Glyphosate in ecosystems

Glyphosate is the most used pesticide globally. Its herbicidal activity is based on inactivation of an enzyme of the shikimate metabolic pathway, and it thus kills non-selectively herbaceous plants. It has been regarded harmless to animals and humans, because the shikimate pathway does not occur in animals. However, it can be found in many microbes. Thus, glyphosate may affect the microbial activity and modify microbial community of the soil, plants and other interacting organisms.

In our project we take advantage of novel technologies to examine microbiota in plants and animals, their interactions in plants via phytohormone signaling pathways, and the effects of glyphosate on secondary plant defense chemicals, plant performance, and performance and well-being of both invertebrate and vertebrate animal model species. The project leans on experimental field site (founded in 2014) simulating the till/no-till cultivation using replicated plots with and without glyphosate application in the University of Turku Botanical Garden. We have chosen important Finnish crops (broad horse bean, potato, meadow fescue, oat, strawberry) as model plants in the field experiment to study indirect plant associated microbe responses to glyphosate application. Direct glyphosate effects on herbivores via food on life history traits and physiological responses and gut microflora are studied on mealworms and Japanese quails. Indirect effects of glyphosate via soil on herbivores are studied using Colorado potato beetles as model organism. Our project is aiming to gain a holistic view of possible glyphosate effects in the agroecosystem.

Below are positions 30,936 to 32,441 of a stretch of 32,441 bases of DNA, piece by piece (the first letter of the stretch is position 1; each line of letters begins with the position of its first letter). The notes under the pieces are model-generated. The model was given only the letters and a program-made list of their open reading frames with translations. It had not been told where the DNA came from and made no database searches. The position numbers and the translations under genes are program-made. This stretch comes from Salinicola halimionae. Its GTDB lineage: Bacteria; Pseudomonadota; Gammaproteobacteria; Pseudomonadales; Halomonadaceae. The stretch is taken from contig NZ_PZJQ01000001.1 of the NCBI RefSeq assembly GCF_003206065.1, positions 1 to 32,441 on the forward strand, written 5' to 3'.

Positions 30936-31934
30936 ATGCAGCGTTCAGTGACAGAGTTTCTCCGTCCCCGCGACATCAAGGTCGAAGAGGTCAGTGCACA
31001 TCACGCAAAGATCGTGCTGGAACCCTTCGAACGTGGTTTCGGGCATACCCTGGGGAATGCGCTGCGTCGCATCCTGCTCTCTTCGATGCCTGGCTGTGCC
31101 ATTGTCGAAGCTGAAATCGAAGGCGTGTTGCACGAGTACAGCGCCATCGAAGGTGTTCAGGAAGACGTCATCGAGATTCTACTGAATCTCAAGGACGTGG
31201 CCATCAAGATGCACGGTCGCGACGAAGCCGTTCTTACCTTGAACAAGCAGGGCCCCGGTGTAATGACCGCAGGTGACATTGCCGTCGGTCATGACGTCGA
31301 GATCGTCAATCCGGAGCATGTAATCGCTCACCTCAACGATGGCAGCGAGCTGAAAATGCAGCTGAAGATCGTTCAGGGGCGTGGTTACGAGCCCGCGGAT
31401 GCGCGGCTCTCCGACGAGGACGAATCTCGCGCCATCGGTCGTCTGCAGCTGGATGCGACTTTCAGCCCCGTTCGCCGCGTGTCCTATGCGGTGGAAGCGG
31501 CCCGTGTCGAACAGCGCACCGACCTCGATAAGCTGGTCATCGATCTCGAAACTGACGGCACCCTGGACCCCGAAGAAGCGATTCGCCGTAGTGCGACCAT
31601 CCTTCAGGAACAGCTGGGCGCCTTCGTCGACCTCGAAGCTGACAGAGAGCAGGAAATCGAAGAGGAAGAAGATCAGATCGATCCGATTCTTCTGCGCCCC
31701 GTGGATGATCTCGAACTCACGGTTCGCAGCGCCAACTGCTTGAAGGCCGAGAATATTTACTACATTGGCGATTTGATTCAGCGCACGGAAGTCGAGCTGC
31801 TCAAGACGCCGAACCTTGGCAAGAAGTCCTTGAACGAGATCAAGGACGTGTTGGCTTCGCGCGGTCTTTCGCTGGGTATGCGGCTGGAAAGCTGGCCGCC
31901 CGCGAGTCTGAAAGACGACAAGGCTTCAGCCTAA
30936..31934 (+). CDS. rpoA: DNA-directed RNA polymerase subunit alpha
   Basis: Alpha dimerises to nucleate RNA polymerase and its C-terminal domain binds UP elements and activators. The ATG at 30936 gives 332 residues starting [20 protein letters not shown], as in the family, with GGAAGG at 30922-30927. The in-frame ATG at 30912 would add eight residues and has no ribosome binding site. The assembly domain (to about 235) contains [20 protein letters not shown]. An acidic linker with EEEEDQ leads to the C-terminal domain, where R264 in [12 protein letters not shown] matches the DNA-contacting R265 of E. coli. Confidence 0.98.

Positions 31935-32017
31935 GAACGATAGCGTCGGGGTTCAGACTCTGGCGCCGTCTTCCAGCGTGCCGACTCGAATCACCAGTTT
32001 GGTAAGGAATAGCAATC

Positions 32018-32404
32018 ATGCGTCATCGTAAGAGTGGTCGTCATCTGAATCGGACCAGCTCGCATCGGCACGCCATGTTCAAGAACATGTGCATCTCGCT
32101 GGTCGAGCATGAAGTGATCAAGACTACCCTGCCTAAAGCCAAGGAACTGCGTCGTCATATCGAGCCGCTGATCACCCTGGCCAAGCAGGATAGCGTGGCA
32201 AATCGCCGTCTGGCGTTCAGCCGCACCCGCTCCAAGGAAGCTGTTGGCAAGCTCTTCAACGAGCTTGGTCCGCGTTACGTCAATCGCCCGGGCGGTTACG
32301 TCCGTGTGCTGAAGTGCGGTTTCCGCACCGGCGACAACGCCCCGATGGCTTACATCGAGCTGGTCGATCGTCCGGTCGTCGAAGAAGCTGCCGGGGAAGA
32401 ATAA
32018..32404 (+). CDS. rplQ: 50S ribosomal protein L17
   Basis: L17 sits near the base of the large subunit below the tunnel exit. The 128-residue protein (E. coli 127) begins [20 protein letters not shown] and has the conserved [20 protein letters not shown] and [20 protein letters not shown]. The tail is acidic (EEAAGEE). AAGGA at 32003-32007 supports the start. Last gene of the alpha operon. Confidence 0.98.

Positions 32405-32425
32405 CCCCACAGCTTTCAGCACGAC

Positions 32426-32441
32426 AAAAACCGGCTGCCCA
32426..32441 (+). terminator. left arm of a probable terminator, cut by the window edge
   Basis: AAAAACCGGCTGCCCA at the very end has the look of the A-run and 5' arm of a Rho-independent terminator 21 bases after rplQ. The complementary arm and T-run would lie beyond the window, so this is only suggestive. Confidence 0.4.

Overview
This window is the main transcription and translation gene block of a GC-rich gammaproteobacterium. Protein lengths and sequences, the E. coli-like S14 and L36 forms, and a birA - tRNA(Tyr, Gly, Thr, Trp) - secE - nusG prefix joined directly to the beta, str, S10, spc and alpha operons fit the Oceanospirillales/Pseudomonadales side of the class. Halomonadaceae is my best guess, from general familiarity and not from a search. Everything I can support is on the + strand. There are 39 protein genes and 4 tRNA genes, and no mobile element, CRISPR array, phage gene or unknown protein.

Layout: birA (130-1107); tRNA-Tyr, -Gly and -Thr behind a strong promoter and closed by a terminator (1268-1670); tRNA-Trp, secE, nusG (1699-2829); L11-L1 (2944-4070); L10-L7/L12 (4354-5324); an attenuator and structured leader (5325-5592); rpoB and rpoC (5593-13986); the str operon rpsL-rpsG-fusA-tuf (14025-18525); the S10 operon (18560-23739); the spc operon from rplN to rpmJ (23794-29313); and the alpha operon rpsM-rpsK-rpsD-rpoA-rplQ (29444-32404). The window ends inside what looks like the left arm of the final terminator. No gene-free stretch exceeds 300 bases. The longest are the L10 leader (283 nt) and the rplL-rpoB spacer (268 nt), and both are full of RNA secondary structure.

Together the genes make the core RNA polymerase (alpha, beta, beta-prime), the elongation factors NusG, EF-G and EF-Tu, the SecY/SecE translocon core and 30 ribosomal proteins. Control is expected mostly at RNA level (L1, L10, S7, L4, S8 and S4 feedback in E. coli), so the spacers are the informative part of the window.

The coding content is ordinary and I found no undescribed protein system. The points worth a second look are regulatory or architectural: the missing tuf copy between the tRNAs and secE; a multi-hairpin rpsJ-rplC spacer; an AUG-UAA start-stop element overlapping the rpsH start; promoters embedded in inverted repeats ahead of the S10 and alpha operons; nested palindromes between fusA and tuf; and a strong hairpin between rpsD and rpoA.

Benjamin Fuchs Academy Research Fellow
Adjunct Professor

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Suni Mathew Research Fellow
Molecular biology
Kimmo Kaakinen Doctoral researcher
Bumblebee lab